Your investment in the tech world with the.media.coach24seven is intriguing. How do you see AI altering the landscape of media coaching in the future?

Whilst there are undoubtably many concerns surrounding the use of AI in media in general, with regards to its use in coaching I think it is a very useful tool. I created an AI version of myself because I wanted my clients to be able to access ‘me’ and my expertise at any time day or night, from anywhere in the world, in a way that I would not be able to support them in real life. I’m human and I need to sleep sometimes!

I created it by inputting queries and answers based on my 20 plus years of broadcasting, public speaking and hosting experience, and the best-selling books I have written on personal growth, overcoming fear, and building confidence. It is 80% based on my knowledge and experience, and 20% from the internet; because just as I would look up an answer to a question I don’t know in real life, I wanted my AI to be able to do the same. 

As an in-demand keynote speaker, what topics do you typically cover during corporate motivation days and on the after-dinner circuit?

My main topics are ‘Overcoming Fear’ and ‘Resilience’ because these are the things I have the most experience to share. Fear and our attitude towards it shapes every single action we take and reaction we have, whether it is in our personal or professional life. Our three fundamental fears as humans are Death, Abandonment and Failure. 

These fears show themselves in obvious and subversive ways; and our behaviour to protect ourselves from feeling these things can range from refusing to try anything outside of our comfort zone in case it doesn’t work out, not getting too close to anyone or anything in case they leave us, and not making any decisions that could cause too much change, disruption or disapproval from others.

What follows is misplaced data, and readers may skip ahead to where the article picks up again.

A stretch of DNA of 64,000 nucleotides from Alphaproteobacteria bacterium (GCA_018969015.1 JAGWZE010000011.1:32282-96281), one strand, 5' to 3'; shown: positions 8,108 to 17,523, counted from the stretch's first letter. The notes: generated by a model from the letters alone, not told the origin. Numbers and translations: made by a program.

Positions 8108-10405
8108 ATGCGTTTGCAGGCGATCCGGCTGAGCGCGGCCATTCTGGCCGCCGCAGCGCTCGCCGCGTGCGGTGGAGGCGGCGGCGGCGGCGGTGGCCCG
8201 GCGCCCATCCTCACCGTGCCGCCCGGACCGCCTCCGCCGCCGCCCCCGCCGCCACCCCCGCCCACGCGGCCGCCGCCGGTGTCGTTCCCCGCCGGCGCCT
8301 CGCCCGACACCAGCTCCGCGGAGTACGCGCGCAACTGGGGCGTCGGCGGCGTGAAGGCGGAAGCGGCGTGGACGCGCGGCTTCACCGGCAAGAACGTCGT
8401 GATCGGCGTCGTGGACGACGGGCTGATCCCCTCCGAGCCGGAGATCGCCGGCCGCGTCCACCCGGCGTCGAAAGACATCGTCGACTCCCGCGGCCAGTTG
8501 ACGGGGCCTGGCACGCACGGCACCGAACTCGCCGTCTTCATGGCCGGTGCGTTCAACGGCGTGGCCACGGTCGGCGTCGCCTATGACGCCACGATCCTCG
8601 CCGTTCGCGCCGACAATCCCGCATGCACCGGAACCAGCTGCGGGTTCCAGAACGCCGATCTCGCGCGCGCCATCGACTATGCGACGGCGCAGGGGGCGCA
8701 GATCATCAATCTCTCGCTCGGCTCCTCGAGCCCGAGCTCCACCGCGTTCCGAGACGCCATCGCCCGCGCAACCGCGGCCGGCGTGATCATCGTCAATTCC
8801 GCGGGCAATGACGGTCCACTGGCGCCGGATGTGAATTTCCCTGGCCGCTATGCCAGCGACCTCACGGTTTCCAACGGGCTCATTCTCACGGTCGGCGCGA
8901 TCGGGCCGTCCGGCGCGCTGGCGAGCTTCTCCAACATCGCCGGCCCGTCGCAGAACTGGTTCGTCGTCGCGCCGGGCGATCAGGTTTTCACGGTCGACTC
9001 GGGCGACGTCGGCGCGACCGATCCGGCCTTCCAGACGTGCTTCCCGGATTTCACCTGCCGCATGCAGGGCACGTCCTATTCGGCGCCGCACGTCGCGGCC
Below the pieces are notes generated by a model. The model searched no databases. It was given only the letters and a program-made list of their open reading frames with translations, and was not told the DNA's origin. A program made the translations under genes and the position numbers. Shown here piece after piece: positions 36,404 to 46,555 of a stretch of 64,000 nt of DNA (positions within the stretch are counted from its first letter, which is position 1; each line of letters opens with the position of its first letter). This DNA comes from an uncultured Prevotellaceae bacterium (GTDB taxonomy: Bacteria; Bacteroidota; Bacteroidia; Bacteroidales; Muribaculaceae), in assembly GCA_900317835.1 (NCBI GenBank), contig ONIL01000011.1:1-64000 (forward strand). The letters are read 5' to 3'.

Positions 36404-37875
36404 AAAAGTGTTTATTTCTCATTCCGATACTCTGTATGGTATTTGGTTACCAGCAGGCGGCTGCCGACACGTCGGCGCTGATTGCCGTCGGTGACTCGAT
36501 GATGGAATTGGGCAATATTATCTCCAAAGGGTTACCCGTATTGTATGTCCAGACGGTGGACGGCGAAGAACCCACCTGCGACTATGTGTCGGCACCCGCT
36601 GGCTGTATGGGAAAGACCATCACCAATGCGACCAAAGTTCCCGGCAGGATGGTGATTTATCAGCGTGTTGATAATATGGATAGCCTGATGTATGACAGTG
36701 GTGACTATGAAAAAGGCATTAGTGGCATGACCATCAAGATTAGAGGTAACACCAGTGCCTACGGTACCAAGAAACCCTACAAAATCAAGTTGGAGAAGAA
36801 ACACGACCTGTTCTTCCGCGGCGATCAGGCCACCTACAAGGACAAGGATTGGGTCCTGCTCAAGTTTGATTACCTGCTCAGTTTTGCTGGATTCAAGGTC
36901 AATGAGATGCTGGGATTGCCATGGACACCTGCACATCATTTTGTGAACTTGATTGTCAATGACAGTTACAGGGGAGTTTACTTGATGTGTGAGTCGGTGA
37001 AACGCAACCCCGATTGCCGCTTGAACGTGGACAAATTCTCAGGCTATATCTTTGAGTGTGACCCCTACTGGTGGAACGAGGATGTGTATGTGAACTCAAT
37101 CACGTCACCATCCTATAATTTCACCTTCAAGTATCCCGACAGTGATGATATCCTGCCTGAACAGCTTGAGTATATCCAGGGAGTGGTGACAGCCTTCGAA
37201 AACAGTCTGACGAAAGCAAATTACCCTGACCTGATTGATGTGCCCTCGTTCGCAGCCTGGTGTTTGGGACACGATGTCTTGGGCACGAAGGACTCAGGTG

As someone who has experienced epic failure in every aspect of my life (and I mean epic!) and so far, have lived to tell the tale, I enjoy sharing my stories to give people hope and encouragement that it is not the end of the world when things don’t work out as you’d liked or planned. 

I have been divorced twice, married three times, I have experienced domestic abuse, and I have experienced financial loss and embarrassment when my business failed. And I have done all these things in the full glare of the media and the public eye, which adds an extra layer of stress. All of these things have taught me that it is not the failure itself that we fear, it is the embarrassment surrounding failure, the feelings of abandonment, and ultimately the death of our status. Once we learn how to reframe our perspective on this, we can harness our fear, and learn to walk alongside it rather than letting it imprison us.

What criteria do you consider when selecting brands to work with as a brand ambassador, and what values are important to you in those partnerships?

I only work with brands who genuinely and with integrity, reflect something I am interested in. This can be in beauty (I am a sucker for a new face cream), clothing (I love suits and trainers, they are my happy uniform), or travel (being on a quiet, calm beach is heaven, but I am obsessively fussy about the criteria that are needed to achieve perfect beach status, so I will happily put myself forward as a ‘Best In Beach Judge’!).

Finally, as a self-proclaimed quiz nerd, what’s your secret to being successful at games like “Beat The Intro,” and which game show experience stands out as your favourite?

Oh, I love a quiz! I have always loved ‘Beat The Intro’ because for some reason my brain can pick out random songs purely from the very first note, it’s like a have a huge file of tunes in my head that I never even think about until the quiz starts! I’ve been lucky enough to take part in most of the quiz shows on TV, and have won quite a few of them. I loved being on ‘House Of Games’ as I think Richard Osmond is lovely, but Catchphrase is my absolute favourite, I become ridiculously competitive when it’s on, even with the kids. When Catchphrase is on, the gloves are off!